The volume issue is another issue that comes up on the forums all the time. Personally, I prefer to play in smaller groups if I play out at all. If the setting is too loud to play in, it's most likely not worth playing in. I don't feel an arms race of instruments with ever increasing volume will bring much good. In the past whistle players reached for the flute in noisier settings. Maybe take a leaf out of their book.

But that's my personal take on the volume issue, YMMV. A louder instrument is not by definition a better one, I think we can agree on that much. There are more issues at play when determining the quality of an instrument.

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Last edited by Mr.Gumby on Mon Mar 03, 2014 9:06 am, edited 1 time in total.

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PostPosted: Mon Mar 03, 2014 9:05 am 
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I think that beginners especially don't realize just how loud their whistles are. My trusty Feadog and Generation whistles are plenty loud enough for all the sessions I've gone to in the area, even with a large amount of people. If your whistle can be heard above 10+ other players, there's something wrong.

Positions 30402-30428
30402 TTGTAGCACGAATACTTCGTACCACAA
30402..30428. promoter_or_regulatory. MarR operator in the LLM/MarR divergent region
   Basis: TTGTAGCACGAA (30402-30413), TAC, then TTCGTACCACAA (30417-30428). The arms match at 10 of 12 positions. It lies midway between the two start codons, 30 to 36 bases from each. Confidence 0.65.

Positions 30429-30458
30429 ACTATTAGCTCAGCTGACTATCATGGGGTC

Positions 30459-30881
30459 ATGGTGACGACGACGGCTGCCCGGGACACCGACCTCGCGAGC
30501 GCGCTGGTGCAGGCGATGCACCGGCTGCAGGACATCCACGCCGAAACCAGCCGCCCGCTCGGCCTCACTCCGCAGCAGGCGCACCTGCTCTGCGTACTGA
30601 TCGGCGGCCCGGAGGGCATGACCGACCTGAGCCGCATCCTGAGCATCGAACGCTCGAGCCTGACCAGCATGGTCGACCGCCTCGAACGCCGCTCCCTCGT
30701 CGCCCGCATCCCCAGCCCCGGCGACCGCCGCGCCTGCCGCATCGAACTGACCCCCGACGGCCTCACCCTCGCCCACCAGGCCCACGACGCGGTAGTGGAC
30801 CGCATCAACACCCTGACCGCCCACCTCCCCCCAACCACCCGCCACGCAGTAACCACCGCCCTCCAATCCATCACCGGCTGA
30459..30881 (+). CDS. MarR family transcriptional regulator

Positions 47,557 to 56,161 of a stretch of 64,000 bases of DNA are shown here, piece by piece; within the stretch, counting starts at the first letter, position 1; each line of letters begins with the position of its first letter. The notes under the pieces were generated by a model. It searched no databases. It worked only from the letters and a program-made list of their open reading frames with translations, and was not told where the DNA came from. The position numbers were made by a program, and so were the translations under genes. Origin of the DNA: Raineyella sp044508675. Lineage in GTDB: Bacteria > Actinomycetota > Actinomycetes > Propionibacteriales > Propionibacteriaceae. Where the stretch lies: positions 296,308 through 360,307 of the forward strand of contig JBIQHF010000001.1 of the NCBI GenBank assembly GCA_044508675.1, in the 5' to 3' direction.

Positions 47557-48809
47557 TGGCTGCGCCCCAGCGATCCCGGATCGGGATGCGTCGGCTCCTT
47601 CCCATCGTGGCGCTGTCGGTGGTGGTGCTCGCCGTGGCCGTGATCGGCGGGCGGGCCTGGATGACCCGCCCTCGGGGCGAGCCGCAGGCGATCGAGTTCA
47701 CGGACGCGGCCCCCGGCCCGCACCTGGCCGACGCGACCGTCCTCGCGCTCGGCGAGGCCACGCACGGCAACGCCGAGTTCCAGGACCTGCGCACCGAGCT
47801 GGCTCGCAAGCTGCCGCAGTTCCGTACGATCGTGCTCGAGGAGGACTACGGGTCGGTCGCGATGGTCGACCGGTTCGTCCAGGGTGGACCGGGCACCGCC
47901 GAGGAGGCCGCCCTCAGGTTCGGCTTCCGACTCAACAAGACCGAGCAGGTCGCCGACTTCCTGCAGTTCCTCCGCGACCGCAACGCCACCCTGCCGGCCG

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PostPosted: Mon Mar 03, 2014 11:42 am 
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I don't know. Last night I went to a session I hadn't been to before, in a busy restaurant. Due to the threat of snow, or the threat of Oscar's, most of the usuals didn't show up. So there was just me and a flute player. This was a frightening predicament for me, since I'm still very much at the stage of just trying to learn tunes, and I was hoping I could take be in the background, just playing along inconspicuously with any tunes I recognized.

No such luck.

I had three whistles with me: The Killarney, the Kerry Optima low D, and my Parks Ghost whistle. The Killarney was nearly inaudible in just the ambient pub/restaurant noise, so I used the Parks Ghost until most of the diners were finished (it started at 5:00 pm), then I switched to the Killarney, and also started using the Optima a bit.